India's churches have strongly criticized a special "hearing" on religious freedom in India held in Washington DC last week by the United States Commission on International Religious Freedom (USCIRF). The commission—a government panel established by the U.S. Congress—heard testimony about violence against Christians in both India and Pakistan. It also heard evidence of the alleged failure of governments in both countries to safeguard the rights of religious minorities.
India is mainly Hindu, while Pakistan is overwhelmingly Muslim. However, unlike church leaders in India, some prominent Christians in Pakistan have expressed support for the hearing.
The hearing has been widely publicized in India where it has caused deep resentment. "We are a democratic country, and we have enough secularist forces here [organizations to protect the rights of non-Hindu minorities], including an interreligious platform to assert and protect our rights," said a senior official of the National Council of Churches in India (NCCI), which represents 29 Orthodox and Protestant churches.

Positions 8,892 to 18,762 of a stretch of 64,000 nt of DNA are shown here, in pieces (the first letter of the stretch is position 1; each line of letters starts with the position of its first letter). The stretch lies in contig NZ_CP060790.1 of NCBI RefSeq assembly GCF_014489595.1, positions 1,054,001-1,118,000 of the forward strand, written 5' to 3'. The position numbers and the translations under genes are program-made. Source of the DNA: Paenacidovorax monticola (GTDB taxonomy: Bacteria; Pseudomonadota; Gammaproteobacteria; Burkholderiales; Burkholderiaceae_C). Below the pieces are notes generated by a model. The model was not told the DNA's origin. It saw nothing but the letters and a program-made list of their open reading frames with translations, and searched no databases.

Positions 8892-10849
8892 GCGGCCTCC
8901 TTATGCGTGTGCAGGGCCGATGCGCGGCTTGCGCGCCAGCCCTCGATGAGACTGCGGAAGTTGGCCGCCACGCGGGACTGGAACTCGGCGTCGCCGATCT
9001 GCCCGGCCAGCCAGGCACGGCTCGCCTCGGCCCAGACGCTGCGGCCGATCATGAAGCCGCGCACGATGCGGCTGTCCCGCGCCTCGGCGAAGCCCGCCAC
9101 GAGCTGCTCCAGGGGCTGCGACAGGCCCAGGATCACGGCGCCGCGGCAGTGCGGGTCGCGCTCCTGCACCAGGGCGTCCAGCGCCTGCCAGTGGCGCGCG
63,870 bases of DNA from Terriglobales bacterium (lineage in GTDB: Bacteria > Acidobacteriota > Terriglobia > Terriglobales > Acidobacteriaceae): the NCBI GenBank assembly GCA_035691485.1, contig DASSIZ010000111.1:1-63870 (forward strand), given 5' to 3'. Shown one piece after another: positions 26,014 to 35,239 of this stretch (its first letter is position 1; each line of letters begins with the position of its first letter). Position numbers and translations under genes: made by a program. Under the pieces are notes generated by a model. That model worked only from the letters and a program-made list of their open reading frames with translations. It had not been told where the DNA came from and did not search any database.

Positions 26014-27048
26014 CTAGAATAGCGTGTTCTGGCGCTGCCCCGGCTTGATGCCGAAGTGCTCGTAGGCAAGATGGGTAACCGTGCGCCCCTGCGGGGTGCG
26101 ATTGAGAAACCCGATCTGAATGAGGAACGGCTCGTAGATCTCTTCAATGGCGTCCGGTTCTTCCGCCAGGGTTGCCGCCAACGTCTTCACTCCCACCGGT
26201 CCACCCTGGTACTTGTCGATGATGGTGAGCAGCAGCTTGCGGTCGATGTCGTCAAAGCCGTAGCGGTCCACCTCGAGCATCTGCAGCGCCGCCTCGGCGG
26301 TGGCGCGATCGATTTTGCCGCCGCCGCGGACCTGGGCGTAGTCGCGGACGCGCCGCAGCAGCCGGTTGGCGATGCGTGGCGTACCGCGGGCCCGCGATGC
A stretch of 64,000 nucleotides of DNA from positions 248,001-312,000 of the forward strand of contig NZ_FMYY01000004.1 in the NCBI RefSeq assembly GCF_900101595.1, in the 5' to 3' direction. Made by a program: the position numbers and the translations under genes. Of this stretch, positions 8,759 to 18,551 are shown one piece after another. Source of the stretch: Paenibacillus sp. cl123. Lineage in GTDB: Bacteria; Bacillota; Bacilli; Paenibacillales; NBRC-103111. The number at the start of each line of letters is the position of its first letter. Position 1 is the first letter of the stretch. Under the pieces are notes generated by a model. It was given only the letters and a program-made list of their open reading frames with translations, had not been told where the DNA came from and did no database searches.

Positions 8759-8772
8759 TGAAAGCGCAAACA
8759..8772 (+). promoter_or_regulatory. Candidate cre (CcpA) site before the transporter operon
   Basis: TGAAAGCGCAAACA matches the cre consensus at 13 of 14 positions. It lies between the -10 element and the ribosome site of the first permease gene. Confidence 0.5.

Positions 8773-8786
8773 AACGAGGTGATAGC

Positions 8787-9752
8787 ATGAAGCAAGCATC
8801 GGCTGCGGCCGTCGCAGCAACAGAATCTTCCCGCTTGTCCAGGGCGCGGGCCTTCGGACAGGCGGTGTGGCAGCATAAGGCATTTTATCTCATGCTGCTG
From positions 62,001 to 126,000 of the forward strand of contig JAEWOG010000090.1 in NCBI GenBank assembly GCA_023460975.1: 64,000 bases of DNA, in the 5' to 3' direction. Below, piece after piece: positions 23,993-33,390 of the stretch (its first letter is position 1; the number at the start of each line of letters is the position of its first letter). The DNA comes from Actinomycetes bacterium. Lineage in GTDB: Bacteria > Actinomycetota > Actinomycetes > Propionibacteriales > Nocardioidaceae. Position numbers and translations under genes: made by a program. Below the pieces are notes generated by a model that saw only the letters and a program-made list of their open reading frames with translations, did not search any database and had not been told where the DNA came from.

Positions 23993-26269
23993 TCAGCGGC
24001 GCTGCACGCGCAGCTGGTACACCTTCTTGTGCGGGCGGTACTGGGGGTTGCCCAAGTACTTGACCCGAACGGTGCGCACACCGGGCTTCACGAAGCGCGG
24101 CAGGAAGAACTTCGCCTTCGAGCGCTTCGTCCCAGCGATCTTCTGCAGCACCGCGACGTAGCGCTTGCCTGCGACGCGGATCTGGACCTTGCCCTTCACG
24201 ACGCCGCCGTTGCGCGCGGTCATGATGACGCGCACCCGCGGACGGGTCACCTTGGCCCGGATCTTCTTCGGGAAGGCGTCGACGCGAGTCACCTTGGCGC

Chandran Paul Martin, NCCI's communications secretary, told ENI that "we do not expect the U.S. [to act] as an international court. Will the U.S. accept an Indian hearing on racism there?" He questioned the "propriety" of one nation conducting a hearing on affairs in another nation.
The Catholic Bishops' Conference of India (CBCI) also criticized the USCIRF, which is a federal government panel established by the U.S. Congress through the International Religious Freedom Act of 1998, which seeks to promote religious freedom as a goal of U.S. foreign policy.
The nine-member commission is an advisory group to the U.S. executive branch and the U.S. Congress, but has no legislative ...1
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